Wednesday, Aug 22, 2018
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Softball has opportunity to attain The Bahamas’ once lofty status

It is official!
According to a statement from Bahamas Softball Federation Secretary General Daphne McKinney, The Bahamas’ national men’s team has qualified for participation in Central American and Caribbean Games (CAC) (2018) and the Pan American Games (2019). A three-win, four-loss (3-4) record during the recent Pan American Men’s Softball Championships in Santo Domingo, catapulted The Bahamas, as the top English Caribbean Softball Confederation squad, into the two quality regional events.
The CAC Games, the 23rd version, will take place in Barranquilla,Colombia August 3-19; and the 2019 18th Pan American Games are scheduled for Lima, Peru July 26-August 11. The multi-disciplines events will be a collective prime opportunity for The Bahamas to become re-established as a legitimate world power in men’s softball.
It’s been about three decades since The Bahamas has been considered a top nation in world softball. The fall in softball could be contributed to a number of shortcomings, the most significant one being the lack of high-level pitching depth. There was the period that covered the 1960s, 1970s and 1980s when The Bahamas boasted some of the finest hurlers from the softball mound in the entire world. Quite frankly in most of the last 30 years, in my view, only Edney Bethel has been able to pitch consistently on par with the best in Bahamian history.
I refer to such as Foster Bethel, Clive Curry, Glen “Master” Griffin, Richard “Lion Heart” Johnson, Charlie “Welbo Papy” Mortimer, Harold Whyte, Hastings Campbell, Jimmy lee, Max Sweeting, Douggie Smith (an outstanding catcher as well), Edmund Bethel (fine catcher also), Tony Petty, and a few others of that ilk.
So, Lyle Sawyer, Martin Burrows, Alcott Forbes, Thomas Davis, and others from the current crop of pitchers have a tall order in front of them. The aforementioned stalwart pitchers of the past glory era of softball were dynamic when facing the finest batters in the world during international tournaments. It was a time when the Bahamas, once leading, into the late innings (last two), was always favored to close out the contests victoriously.
Wayne Johnson, Angelo Dillett, Sherman Ferguson, Leon Cooper, and Philip Johnson, who had key offensive performances during the Pan Am Championships in Santo Domingo, have an uphill climb to reach the batting/running/fielding plateau once commanded in international play by the following: Eddie Ford, Anthony Huyler, Roosevelt Turner, Jayson Moxey, Douggie Smith, Dave Micklewhite, Kermit Graham, Dencil
Clarke, Adlai Moss, Wardie Cooper, Ed McSweeney, Merril Rodgers, Fred “Chicken” Taylor, Sonny Haven and some names that have slipped my memory.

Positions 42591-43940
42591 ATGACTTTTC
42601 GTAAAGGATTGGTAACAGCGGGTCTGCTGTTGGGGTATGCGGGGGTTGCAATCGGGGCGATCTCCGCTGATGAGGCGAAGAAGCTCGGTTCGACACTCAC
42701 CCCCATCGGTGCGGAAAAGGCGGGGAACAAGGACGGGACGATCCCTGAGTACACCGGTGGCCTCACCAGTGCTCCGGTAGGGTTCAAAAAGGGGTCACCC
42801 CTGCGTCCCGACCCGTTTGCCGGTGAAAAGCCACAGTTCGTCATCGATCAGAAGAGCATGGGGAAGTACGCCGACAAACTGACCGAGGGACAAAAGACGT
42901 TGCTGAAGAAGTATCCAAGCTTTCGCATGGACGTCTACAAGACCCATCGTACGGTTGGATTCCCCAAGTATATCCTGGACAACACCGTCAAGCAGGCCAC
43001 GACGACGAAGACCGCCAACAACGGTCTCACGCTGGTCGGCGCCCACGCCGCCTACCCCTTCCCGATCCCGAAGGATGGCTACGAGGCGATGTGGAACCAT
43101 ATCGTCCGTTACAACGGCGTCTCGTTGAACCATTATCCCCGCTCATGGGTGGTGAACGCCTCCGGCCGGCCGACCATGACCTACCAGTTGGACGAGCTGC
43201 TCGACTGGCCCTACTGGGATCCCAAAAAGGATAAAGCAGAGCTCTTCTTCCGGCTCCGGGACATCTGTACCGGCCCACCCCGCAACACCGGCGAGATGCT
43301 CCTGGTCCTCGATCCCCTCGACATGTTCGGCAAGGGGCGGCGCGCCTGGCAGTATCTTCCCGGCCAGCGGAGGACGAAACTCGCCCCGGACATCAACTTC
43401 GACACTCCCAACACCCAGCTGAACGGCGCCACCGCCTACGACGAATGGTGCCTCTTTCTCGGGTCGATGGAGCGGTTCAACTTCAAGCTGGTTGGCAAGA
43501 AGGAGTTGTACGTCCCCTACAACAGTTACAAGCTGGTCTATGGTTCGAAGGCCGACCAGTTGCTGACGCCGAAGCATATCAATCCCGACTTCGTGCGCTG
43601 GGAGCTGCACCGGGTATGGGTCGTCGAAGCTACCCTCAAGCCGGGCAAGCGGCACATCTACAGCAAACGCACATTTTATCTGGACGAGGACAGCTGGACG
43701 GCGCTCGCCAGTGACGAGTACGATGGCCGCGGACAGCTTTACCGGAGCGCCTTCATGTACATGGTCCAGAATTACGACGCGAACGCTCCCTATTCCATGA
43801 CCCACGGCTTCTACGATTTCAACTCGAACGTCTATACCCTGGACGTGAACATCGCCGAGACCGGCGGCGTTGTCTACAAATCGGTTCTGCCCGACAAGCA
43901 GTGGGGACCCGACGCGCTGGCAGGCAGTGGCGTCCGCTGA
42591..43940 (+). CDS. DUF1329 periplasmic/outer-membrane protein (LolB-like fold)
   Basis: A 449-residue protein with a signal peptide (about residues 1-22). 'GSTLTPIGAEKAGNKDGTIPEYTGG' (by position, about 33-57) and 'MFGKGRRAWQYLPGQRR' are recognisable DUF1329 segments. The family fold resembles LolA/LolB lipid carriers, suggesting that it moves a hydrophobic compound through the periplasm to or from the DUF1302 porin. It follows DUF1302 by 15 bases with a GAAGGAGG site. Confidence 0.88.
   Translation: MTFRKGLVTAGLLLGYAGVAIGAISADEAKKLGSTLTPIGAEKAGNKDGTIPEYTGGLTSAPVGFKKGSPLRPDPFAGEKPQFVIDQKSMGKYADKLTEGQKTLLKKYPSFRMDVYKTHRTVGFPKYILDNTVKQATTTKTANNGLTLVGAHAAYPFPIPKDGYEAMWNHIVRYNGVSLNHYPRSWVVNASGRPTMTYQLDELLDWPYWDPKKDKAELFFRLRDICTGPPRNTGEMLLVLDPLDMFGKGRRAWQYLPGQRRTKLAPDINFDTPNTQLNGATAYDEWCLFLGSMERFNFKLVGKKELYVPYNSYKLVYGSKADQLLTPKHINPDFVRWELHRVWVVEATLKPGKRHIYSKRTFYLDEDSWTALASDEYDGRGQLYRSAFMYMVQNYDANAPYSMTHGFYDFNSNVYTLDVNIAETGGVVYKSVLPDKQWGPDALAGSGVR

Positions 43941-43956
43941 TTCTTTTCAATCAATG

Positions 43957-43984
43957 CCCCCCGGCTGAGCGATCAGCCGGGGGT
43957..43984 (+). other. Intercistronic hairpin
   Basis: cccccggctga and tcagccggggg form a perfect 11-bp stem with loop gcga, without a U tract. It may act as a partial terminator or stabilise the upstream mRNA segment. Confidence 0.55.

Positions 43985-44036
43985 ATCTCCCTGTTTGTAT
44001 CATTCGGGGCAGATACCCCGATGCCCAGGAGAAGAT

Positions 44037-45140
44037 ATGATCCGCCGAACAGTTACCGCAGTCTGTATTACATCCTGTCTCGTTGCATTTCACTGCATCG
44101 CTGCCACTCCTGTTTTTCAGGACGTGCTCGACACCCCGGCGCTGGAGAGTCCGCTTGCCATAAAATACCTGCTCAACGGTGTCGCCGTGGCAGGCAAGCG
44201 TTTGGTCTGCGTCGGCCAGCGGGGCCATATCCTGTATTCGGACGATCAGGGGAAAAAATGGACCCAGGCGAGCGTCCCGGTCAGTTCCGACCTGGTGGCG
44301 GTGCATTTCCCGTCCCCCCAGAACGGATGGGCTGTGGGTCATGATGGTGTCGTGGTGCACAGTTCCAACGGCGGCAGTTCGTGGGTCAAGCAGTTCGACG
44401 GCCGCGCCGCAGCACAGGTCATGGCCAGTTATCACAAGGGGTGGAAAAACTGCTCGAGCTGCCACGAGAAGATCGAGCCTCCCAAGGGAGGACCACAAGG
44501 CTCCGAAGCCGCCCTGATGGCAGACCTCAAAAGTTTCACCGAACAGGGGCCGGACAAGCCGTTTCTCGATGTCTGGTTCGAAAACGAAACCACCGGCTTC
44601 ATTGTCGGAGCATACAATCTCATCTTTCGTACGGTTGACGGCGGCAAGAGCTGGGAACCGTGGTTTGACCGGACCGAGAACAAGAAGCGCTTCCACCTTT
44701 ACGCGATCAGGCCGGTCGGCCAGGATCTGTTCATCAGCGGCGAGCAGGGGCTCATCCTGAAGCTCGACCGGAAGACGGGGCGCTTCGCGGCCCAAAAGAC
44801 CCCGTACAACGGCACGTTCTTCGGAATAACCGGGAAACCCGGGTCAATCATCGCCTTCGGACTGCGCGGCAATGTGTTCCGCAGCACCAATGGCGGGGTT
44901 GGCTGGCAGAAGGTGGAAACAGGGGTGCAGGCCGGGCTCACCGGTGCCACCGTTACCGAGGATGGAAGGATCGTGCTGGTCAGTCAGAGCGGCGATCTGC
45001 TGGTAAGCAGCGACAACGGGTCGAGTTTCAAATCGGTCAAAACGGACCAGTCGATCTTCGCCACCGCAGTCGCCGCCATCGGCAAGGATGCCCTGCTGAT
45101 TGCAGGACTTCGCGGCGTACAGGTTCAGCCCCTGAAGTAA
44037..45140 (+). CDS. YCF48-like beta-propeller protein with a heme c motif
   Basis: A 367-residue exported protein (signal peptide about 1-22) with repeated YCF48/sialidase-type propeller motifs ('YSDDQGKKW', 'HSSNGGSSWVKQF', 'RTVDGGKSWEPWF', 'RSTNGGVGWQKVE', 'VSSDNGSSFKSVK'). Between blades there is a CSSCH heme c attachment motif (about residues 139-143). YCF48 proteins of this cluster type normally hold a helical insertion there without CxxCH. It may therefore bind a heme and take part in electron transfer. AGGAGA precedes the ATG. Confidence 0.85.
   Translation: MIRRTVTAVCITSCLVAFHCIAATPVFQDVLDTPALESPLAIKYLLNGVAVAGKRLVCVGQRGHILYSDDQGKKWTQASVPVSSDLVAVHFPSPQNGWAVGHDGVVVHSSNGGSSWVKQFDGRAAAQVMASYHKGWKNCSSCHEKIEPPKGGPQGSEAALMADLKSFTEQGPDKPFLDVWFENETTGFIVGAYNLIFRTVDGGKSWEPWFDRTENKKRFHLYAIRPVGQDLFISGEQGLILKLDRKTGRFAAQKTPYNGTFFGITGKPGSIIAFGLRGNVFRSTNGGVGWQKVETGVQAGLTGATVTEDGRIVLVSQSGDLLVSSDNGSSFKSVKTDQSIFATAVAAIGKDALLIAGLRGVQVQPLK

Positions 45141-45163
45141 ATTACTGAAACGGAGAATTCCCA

The bottom line factor for the Bahamas Softball Federation, is to do all within its power to prepare the men’s national players sufficiently, to the point whereby they would do justice to the softball luminaries of the past.
There are about 10 months leading up to the CAC games of 2018. The federation should be thinking about a training camp for the players. They need to be worked out in avery aspect of the game. Connectivity is the key word. The players should know exactly what to expect from each other, at the plate, on the bast path, and on the infield and outfield when on defense; the catchers and the pitchers should have a full understanding of their respective characteristics. The coaches and managers should know their players and their capabilities.
This type of bonding takes time, but it is imperative, if this era of softball representatives are ever to take The Bahamas back to the world power status it once enjoyed.
It is with such national situations, that a case could be made to the Ministry of Sports for special funding. Just throwing the players together several weeks before the first scheduled encounter against a rival country at the CAC Games in Colombia, is not appropriate. If they are to take their individual play to an advanced level and jell together as a team, they must be taken through the camp process. A proper representation, inclusive of a detailed camp program with costs to put the players together, should be made to the sports ministry. Also, the federation should, as a priority, begin soliciting sponsors immediately.
To often in the past, our sports administrators have fallen down regarding proper preparation for national teams. What is upon the softball federation at this time, is a huge test. The players have managed to qualify for the prestigious regional CAC and Pan Am events. It is now up to the federation to ensure that they get every chance to become better. The team that went 3-4 in Santo Domingo will not do much at the CAC or the Pan AM Games. They must become far better.
Once ago, The Bahamas had the softball template to be among the top three countries in the world.
This is now a prime opportunity for the nation to begin to regain the lofty status it once held in world softball.
• To respond to this column, kindly contact Fred Sturrup at sturrup1504@gmail.com or on WhatsApp at 727-6363.

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